Editor's Random Notes vi
List of Officials of States Having Agricultural Pest Laws viii
Stock Lists 1
New Mutants, Tests of Allelism, and Linkage Data 23
Notes - Research
Mortality after irradiation of Tribolium castaneum, Alan C. Bartlett 33
Sexual Maturation in Tribolium confusum, Charlotta Bates Lake 33
Bacteriologically sterile Tribolium, H. A. Bender and J. P. Doll 34
The Time of Action of Lethality Associated with the Truncated
Elytra (te) gene in T. castaneum, Peter S. Dawson 34
Homeotic mutants in Tribolium castaneum, Peter S. Dawson 36
The Selection of Virgin Females for Use in Genetic studies,
Peter S. Dawson 37
Somatic mutation in T. castaneum involving red, Peter S. Dawson 37
Life Cycle Radiation Tolerance of Two Tribolium Species, H. E. Erdman 38
X-ray Effects on Single - and Mixed - Species Populations of Two
Tribolium Species, H. E. Erdman 38
Irradiation Effects on Single - and Mixed - Species Populations of
Tribolium confusum and T. castaneum in Various Environments,
H. E. Erdman 39
Preliminary Studies of Cannibalism in Tribolium, Frank Ho 39
Metric characters in Tribolium, N. Inouye 41
A mixer for small quantities of flour,
Irving Karten and Maxine L. Howe 43
Effect of temperature on Penetrance of the ti mutant, Eliot Krause 44
Rate of development of the Sa mutant, Eliot Krause 44
Differing status of colour forms in Cryptolestes Gangl.
(Cucujidae), L. P. Lefkovitch 45
More on the Montgomery effect in competition experiments,
I. Michael Lerner and Frank K. Ho 46
Food Preferences in Tribolium, I. M. Lerner, A. Sokoloff, and F. K. Ho 49
A sporozoan parasite of Trogoderma parabile, S. R. Loschiavo 49
Mating activity in T. confusum, D. J. McDonald and C. L. Spencer 51
Mycetomal micro-organisms in weevils, A. J. Musgrave 51
Feeding and Survival of Tribolium confusum on seed borne
micro-organisms, R. N. Sinha 51
Feeding Specificity of Tribolium confusum on World species of
Fusarium, R. N. Sinha, and W. L. Gordon 52
A chamber for rearing Tribolium, Robert R. Sokal 52
Data processing in a Tribolium selection experiment,
Robert R. Sokal and N. H. Heryford 53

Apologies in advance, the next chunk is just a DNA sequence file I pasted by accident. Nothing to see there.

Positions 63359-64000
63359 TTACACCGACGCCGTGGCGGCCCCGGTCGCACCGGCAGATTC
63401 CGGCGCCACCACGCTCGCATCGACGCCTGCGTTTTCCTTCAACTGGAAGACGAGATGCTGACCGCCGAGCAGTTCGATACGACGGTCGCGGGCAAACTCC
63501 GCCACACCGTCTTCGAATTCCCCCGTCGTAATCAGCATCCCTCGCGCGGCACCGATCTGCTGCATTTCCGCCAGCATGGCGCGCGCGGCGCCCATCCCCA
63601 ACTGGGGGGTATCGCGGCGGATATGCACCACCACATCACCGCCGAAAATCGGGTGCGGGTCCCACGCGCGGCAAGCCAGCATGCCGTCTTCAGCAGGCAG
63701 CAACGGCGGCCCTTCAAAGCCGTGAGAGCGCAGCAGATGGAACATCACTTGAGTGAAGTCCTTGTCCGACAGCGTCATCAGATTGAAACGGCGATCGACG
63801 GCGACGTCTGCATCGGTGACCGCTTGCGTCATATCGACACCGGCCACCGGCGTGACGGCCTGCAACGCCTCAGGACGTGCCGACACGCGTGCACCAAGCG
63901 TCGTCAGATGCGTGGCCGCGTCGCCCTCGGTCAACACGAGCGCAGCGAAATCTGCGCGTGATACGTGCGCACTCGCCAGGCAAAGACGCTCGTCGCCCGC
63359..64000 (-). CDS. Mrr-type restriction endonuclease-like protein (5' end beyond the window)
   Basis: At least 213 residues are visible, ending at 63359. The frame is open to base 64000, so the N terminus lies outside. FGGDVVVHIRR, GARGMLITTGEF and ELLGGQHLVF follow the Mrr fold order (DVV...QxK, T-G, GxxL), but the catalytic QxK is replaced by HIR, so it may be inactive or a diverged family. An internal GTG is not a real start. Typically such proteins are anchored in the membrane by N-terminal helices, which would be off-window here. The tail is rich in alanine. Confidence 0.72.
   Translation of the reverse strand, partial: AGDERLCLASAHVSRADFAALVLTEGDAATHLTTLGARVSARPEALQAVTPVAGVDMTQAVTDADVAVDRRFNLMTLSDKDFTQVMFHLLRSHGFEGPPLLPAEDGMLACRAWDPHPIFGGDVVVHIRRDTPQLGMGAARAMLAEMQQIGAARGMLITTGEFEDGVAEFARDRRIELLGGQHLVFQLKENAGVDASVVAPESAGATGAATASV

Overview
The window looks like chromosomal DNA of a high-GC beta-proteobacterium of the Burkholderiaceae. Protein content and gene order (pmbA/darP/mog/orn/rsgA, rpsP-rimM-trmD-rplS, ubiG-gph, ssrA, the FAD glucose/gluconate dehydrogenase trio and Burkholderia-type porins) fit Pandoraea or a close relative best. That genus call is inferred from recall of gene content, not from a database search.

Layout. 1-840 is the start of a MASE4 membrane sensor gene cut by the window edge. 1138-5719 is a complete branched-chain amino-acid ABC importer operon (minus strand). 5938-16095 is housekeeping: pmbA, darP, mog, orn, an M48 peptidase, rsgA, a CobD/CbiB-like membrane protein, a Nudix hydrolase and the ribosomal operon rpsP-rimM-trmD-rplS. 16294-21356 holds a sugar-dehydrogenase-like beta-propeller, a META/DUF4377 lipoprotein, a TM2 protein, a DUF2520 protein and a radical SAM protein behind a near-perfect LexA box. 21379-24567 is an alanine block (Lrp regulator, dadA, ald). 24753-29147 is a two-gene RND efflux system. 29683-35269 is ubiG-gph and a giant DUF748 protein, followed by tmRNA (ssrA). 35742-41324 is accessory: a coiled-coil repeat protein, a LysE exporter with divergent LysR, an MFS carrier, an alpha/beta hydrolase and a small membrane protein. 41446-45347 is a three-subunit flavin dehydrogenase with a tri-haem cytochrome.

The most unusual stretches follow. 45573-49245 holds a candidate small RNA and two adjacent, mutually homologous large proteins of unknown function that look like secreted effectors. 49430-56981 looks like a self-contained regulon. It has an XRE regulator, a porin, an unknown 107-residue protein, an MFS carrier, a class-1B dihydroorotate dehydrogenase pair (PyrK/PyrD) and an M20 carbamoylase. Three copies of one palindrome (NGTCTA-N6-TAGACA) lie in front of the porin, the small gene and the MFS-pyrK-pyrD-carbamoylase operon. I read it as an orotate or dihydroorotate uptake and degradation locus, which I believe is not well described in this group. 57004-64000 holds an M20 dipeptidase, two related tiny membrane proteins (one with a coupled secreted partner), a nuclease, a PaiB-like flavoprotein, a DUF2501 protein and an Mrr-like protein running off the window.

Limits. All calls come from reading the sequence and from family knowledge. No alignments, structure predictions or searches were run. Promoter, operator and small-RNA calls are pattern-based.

A somatic mutation involving squint (sq), A. Sokoloff 56
Studies on factors affecting crossing over in Tribolium castaneum,
Productivity of Tribolium castaneum and Tribolium confusum in
homo – and heterospecific matings, A. Sokoloff and N. Inouye 61
Egg cannibalism of Tribolium in corn flour,
A. Sokoloff, I. Michael Lerner and F. K. Ho 64
Fecundity and egg cannibalism of T. confusum in
conditioned medium, Frank J. Sonleitner 65
Instar determination in Tribolium,
John Stanley and Saraswati Sivaram 67
An electron microscope analysis of eye development in
Tribolium castaneum, C. H. Waddington and M. M. Perry 67
Notes – Teaching
Baby-food bottles as containers for Tribolium, Alan C. Bartlett 69
Two exercises demonstrating factor interaction in
Tribolium castaneum Herbst, A. Sokoloff 69
Notes – Technical
Plastic Vials for Long-Term Cultures,
Gayle C. Bosma and H. S. Ducoff 72
A useful technique to facilitate recovery of eggs laid by
Trogoderma parabile, Beal, S. R. Loschiavo 72
Directory - Geographical 125
NEW MUTANTS, TESTS OF ALLELISM, AND LINKAGE DATA
A. New Mutants
1. Report of A. E. Bell
Antennapedia (ap), Englert, 1962. Autosomal recessive, spontaneous in Sa stock. Complete penetrance with variable expressivity. Phenotypic expression varies from partial fusion of 9th and 10th distal segments, with tarsal claws arising from 11th segment, to the replacement of the medial and club segments by a complete tarsus. Is easily identified in larval and pupal stages as well. Good viability and fertility. Linkage tests have been completed to all known linkage groups and to ivory (see TIB 5). Results of the tests revealed no apparent linkage to any of the linkage groups. "Antennapedia" is therefore being tentatively assigned to Linkage Group VIII.
2. Report of C. E. Dyte and Miss D. G. Blackman
bronze. Body colour darker than normal but not black. Probably autosomal recessive as mating with normal strain yielded a normal F1 and an F2 of 405 normal and 136 bronze. Viability and penetrance apparently good. From a stock originating in Australia. May be a re-occurrence of sooty or cordovan so no symbol proposed at present.
Oryzaephilus surinamensis (Silvanidae)
pearl. Phenotype similar to pearl in other species. Genetics not yet studied. From a culture originating in Australia.
3. Report of A. Sokoloff
1. Antennapedia (apD). Dawson, 1962. See note by Dawson in Research Note
section, and the front cover of this issue of TIB.
2. Cut prothorax (cpt). Sokoloff, 1962. Spontaneous in a chestnut stock, removed several generations from an irradiated population. Autosomal recessive of good penetrance and viability but variable expressivity, cpt is characterized by a small, unsclerotized area in the dorsal midline of the prothorax. Sometimes there may be two widely separate areas along the midline which fail to sclerotize. In some cases this area sclerotizes into a small smooth area devoid of the pits which are characteristic of the prothorax. Linked to juvenile urogomphi (q.v. elsewhere in this section) about 4 units apart, but linkage to other autosomal genes has not been established. This character is detectable in the larva, but only with difficulty in some pupae.